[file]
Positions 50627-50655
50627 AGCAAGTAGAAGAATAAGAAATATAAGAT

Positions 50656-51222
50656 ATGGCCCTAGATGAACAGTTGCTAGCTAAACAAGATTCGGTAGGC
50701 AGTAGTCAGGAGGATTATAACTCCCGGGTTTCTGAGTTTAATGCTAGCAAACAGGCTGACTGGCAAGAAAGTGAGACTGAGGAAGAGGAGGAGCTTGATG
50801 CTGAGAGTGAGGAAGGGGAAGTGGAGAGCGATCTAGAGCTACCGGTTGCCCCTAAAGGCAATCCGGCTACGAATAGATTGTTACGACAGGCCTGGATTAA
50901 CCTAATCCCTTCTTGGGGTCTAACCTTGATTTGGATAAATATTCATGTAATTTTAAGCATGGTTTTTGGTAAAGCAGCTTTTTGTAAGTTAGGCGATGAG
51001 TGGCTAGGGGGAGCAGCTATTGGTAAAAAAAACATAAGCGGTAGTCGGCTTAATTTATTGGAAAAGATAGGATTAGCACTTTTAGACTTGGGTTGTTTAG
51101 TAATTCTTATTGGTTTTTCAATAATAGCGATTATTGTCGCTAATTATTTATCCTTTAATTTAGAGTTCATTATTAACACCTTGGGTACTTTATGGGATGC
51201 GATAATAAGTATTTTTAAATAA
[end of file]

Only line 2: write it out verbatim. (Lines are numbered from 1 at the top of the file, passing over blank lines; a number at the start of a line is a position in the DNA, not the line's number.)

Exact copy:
50627 AGCAAGTAGAAGAATAAGAAATATAAGAT